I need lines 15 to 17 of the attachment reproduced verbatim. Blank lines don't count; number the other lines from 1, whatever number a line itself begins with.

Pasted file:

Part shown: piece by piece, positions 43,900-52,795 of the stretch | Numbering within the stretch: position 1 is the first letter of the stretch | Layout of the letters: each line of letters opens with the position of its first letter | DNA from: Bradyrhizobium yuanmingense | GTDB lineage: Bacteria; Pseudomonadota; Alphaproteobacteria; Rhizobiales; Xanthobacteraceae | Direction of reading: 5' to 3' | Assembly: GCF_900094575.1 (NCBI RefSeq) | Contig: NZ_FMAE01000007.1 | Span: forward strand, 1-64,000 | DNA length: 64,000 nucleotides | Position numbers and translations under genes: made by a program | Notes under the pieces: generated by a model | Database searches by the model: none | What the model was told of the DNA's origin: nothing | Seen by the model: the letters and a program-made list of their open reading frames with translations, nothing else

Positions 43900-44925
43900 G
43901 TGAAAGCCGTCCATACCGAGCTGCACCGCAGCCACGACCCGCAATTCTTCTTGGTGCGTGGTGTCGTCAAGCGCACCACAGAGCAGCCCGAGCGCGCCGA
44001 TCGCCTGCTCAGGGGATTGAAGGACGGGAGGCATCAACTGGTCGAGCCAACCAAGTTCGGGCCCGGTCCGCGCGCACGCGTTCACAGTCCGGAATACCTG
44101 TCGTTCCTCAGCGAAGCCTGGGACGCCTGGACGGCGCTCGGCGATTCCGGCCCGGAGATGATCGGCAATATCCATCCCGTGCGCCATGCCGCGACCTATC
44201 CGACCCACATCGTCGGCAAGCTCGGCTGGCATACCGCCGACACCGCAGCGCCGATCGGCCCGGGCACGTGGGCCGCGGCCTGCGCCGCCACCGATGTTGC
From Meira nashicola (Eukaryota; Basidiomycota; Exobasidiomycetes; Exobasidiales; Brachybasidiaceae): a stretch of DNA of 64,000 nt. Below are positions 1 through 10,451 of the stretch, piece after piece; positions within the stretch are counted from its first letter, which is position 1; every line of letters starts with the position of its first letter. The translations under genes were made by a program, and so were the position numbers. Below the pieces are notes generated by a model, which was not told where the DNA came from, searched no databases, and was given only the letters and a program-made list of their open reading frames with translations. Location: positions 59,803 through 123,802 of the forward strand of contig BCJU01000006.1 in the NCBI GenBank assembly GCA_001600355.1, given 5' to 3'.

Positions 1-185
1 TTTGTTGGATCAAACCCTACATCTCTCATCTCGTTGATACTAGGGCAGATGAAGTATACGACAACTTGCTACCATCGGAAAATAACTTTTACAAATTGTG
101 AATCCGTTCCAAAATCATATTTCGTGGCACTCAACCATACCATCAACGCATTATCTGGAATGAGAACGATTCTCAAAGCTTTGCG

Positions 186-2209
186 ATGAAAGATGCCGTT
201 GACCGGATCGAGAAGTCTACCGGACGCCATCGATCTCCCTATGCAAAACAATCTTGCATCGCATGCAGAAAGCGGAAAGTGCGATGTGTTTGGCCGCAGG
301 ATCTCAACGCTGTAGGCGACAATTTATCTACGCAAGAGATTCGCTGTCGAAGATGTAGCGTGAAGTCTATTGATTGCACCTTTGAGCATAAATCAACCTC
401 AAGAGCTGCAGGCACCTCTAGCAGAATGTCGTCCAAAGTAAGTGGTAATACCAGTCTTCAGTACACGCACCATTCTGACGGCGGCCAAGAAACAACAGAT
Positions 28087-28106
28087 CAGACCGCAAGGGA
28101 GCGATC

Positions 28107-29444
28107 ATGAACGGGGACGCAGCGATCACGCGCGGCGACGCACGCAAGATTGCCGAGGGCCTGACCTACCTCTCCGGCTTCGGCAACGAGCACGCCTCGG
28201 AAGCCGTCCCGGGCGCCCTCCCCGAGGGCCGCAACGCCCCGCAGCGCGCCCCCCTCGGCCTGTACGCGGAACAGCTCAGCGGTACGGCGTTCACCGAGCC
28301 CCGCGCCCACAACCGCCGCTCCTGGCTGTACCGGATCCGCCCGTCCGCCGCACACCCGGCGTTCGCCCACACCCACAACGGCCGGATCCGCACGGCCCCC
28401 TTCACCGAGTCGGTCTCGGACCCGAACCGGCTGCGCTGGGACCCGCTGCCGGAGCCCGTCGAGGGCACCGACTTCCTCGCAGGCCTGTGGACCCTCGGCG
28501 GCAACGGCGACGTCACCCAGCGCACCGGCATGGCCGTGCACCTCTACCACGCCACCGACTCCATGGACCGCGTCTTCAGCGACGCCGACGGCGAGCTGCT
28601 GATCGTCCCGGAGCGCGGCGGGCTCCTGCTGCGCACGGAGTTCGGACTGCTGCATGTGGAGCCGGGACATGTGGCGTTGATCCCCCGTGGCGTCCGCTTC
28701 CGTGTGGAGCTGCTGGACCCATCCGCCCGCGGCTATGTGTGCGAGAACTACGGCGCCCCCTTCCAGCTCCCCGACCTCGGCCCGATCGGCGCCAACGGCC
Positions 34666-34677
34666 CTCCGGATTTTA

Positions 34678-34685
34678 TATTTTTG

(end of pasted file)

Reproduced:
301 ATCTCAACGCTGTAGGCGACAATTTATCTACGCAAGAGATTCGCTGTCGAAGATGTAGCGTGAAGTCTATTGATTGCACCTTTGAGCATAAATCAACCTC
401 AAGAGCTGCAGGCACCTCTAGCAGAATGTCGTCCAAAGTAAGTGGTAATACCAGTCTTCAGTACACGCACCATTCTGACGGCGGCCAAGAAACAACAGAT
Positions 28087-28106